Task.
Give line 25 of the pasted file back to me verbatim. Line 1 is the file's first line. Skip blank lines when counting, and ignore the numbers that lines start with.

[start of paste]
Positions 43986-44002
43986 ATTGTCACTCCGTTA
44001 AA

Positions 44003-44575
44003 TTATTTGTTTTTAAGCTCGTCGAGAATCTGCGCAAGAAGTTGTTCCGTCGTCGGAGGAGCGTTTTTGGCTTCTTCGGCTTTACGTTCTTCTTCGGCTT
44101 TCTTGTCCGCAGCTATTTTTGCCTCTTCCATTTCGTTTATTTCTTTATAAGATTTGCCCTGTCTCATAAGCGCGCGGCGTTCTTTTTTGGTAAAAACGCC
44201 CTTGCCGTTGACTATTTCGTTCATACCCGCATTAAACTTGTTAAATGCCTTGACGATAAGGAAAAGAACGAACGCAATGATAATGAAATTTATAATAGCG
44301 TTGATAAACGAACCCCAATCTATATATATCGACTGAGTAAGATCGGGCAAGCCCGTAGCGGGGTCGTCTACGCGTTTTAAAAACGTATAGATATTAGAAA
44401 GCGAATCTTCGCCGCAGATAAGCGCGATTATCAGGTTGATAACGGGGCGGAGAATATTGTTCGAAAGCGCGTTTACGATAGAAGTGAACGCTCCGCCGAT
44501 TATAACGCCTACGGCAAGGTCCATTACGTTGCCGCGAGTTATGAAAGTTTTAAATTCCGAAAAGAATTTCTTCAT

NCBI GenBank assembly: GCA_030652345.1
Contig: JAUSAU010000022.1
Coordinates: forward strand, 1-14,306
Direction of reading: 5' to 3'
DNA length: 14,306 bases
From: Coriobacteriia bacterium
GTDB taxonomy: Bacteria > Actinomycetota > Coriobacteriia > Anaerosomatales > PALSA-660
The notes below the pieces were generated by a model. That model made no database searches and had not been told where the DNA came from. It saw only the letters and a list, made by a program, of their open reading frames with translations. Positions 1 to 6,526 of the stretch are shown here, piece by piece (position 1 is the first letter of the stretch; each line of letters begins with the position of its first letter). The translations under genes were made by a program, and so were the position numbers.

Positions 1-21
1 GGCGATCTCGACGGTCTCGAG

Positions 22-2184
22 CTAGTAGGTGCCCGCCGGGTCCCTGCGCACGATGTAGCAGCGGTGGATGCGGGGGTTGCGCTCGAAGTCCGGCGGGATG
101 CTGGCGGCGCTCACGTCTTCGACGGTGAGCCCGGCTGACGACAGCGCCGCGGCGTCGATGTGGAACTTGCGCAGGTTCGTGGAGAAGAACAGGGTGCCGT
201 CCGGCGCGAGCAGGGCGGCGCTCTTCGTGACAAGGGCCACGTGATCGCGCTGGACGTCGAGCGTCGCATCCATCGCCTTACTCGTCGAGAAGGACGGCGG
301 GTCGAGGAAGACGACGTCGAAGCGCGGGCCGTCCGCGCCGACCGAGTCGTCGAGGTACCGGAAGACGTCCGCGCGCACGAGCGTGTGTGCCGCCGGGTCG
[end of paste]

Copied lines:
301 GTCGAGGAAGACGACGTCGAAGCGCGGGCCGTCCGCGCCGACCGAGTCGTCGAGGTACCGGAAGACGTCCGCGCGCACGAGCGTGTGTGCCGCCGGGTCG